Ivo Dinov
UCLA Statistics, Neurology, LONI

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Statistics 157
Spring  2010

Probability and Statistics Data Modeling and Analysis using SOCR

Department of Statistics

## Instructor: Ivo Dinov

Homework 1
Due Date: Friday, April 09, 2010

Please, submit your homework before lecture on the due date. Correct solutions to any 4 out of the 4 problems carry full credit. See the HW submission rules. On the front page include the following header

• (HW_1_1)  The clearness index was determined for the skies over Baghdad for each of the 365 days during a particular year. It was a contribution to the study of the solar radiation of the Baghdad environment. The following table summarized the resulting data.

 Class interval for the clearness index Number of days 0.16-0.20 3 0.21-0.25 5 0.26-0.30 6 0.31-0.35 8 0.36-0.40 12 0.41-0.45 16 0.46-0.50 24 0.51-0.55 39 0.56-0.60 51 0.61-0.65 106 0.66-0.70 84 0.71-0.75 11
 Relative Frequency Cumulative Relative Frequency Model Probabilities (model used) ___________

• Determine the Relative Frequency and the Cumulative Relative Frequency (fill in the two last columns of the table)
• Sketch the Relative Frequency histogram and comment on it (use: This SOCR Histogram Activity and SOCR Charts; copy the second column frequencies and  paste them in the Data tab. Then Go to Graph tab and plot the relative frequencies. Save the graph and include in your HW document.)
• Visually choose a model distribution for these data using  SOCR Distributions, compute and enter the corresponding model probabilities for each range in the last column (by varying the left & right limit of the regions using mouse clicks). Try to make the support and the shape of the model distribution similar to their corresponding sample-histogram (relative frequency plot).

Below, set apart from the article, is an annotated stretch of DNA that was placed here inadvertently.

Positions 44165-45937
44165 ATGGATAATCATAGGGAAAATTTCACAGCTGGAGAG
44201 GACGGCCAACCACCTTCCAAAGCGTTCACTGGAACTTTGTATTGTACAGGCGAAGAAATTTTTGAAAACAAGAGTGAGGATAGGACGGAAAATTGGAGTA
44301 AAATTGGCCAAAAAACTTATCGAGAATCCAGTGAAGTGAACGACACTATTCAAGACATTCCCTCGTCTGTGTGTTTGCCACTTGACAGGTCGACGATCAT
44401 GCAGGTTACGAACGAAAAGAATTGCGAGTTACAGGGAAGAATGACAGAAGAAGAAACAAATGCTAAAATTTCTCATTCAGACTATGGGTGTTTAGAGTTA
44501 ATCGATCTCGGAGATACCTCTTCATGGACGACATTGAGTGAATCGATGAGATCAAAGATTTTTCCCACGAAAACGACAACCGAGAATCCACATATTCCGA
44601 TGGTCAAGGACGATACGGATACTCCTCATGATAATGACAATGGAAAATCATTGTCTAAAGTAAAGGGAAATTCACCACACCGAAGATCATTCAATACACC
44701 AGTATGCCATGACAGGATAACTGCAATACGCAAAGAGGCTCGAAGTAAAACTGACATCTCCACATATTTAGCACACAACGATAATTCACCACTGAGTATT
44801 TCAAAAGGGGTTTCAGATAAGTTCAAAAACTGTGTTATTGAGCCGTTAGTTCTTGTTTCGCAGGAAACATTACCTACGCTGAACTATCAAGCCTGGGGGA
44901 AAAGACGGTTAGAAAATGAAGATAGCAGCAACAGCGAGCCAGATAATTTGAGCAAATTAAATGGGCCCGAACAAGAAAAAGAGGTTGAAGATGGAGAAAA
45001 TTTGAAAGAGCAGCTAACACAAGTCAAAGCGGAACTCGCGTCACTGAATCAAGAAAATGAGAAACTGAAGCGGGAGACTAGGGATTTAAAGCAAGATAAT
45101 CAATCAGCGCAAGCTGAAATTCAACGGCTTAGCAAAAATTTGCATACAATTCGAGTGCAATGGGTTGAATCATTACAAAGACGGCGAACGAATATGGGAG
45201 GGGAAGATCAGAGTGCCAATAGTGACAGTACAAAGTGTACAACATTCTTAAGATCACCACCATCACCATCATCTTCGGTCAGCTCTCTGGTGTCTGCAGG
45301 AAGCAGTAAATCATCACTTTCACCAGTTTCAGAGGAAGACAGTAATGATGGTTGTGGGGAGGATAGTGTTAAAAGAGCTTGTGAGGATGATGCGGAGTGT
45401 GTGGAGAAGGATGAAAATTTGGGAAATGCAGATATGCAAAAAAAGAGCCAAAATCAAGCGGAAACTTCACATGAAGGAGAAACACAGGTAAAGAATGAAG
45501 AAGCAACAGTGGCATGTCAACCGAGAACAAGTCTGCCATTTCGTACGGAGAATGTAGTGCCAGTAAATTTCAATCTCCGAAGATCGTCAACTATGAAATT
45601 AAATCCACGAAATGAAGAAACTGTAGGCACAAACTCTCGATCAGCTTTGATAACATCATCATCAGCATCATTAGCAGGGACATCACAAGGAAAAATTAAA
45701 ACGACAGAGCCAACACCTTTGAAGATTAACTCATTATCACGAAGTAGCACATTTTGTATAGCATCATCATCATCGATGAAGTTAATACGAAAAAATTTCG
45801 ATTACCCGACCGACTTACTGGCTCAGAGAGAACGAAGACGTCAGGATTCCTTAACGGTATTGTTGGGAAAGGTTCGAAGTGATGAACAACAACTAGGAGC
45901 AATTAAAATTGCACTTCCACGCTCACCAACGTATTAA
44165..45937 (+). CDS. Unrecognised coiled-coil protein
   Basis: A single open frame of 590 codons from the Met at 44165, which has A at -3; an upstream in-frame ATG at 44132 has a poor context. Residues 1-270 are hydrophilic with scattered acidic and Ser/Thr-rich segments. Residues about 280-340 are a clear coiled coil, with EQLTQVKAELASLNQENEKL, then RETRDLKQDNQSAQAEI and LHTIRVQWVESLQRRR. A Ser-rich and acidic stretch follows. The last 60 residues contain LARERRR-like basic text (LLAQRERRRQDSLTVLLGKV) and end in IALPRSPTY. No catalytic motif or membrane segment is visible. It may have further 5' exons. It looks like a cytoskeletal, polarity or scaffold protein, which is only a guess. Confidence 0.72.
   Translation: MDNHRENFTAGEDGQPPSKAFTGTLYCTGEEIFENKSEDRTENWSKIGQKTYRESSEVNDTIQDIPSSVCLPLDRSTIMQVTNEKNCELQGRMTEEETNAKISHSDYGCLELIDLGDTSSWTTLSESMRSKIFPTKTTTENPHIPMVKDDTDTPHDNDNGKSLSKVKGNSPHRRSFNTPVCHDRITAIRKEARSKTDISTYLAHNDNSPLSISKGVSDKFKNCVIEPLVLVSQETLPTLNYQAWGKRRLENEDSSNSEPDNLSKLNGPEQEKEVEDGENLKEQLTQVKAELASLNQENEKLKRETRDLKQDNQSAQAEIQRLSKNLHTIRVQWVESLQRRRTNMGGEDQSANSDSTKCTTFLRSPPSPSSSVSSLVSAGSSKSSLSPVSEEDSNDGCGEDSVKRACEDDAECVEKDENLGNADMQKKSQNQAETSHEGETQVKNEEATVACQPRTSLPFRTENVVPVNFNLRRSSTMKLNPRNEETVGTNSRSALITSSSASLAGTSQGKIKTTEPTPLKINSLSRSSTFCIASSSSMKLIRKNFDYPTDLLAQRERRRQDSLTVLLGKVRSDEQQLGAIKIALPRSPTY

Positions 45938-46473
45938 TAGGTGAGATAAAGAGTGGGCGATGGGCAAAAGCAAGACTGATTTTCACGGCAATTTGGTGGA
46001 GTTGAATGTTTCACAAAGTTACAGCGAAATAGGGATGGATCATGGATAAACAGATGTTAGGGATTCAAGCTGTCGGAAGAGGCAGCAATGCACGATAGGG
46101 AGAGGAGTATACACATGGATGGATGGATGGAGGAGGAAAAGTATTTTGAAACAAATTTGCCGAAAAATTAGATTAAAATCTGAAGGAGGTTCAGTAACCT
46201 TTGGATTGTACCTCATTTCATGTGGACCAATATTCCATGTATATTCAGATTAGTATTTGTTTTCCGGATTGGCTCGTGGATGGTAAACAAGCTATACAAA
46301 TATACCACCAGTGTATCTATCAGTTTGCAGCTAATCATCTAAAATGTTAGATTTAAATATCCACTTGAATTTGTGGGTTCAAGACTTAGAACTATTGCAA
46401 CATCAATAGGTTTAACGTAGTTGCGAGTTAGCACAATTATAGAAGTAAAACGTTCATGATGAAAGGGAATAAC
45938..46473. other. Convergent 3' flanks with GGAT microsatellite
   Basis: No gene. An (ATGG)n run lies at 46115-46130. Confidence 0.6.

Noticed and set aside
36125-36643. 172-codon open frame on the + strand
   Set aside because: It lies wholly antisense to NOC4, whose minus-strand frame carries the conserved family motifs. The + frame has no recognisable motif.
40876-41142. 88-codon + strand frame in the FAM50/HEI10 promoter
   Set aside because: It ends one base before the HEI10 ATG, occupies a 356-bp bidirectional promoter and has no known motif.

• Cloudy days are those with the clearness index < 0.35. What proportion of the days were cloudy? How different are the data and model probabilities?
• Clear days are those for which the clearness index is at least 0.66. What proportion of the days were clear?

• (HW_1_2) A sample of 26 offshore oil workers took part in a simulated escape exercise, resulting in the accompanying data on time (sec) to complete the escape ("Oxygen Consumption and Ventilation During Escape from an Offshore Platform." Ergonomics, 1997: 281-292). The escape times are shown below. The operators of the platform have requested your assistance in improving the platform. Specifically, the operators want to know what escape time corresponds with a 1% chance of being exceeded.
 Time 389 356 359 363 375 424 325 394 402 373 373 370 364 366 364 325 339 393 392 369 374 359 356 403 334 397
• How different are the sample-mean and and sample-median?
• By how much should the largest time be increased so that the sample median is half the sample mean?
• Use SOCR Charts to interactively compute/validate your answers (for example you can use the Index Chart).

• (HW_1_3) The accompanying data (millions of revolutions) for the load-life of bearings of certain type subjected to a 9.56 kN load are (Lubric. Eng., 1984, 153-159)
 14.5 25.6 52.4 66.3 69.3 69.8 76.2
• What is the five-number summary for this data?
• Calculate the following sample measures of spread: variance, standard deviation and the mean-absolute-deviation.
• Validate your manually-computed results against the summaries reported in SOCR Charts.

• (HW_1_4) Run the Virtual Roulette game 10 times (you can also use the Spinner Experiment from the SOCR Experiments, you must set the number of experiments, n=38). A Roulette wheel consists of 18 red, 18 black and 2 green spaces. The wheel is spun and a marble falls at random into one of the 38 spaces. Each sector in the Roulette wheel is numbered (0, 00, 1, 2, ..., 36).
• Should all 38 possible outcomes occur the same number of times? Why?
• Does it appear as if some outcomes are just too frequent and some are too rare?
• How large is the difference between the even and odd outcomes in your 10 experiments? Is this expacted to vary for different students?
• Would the answers to the above questions change if we did 1,000 experiments, instead of just 10?

 Ivo Dinov's Home http://www.stat.ucla.edu/~dinov Visitor number, since Jan. 01, 2002 I.D.Dinov  2010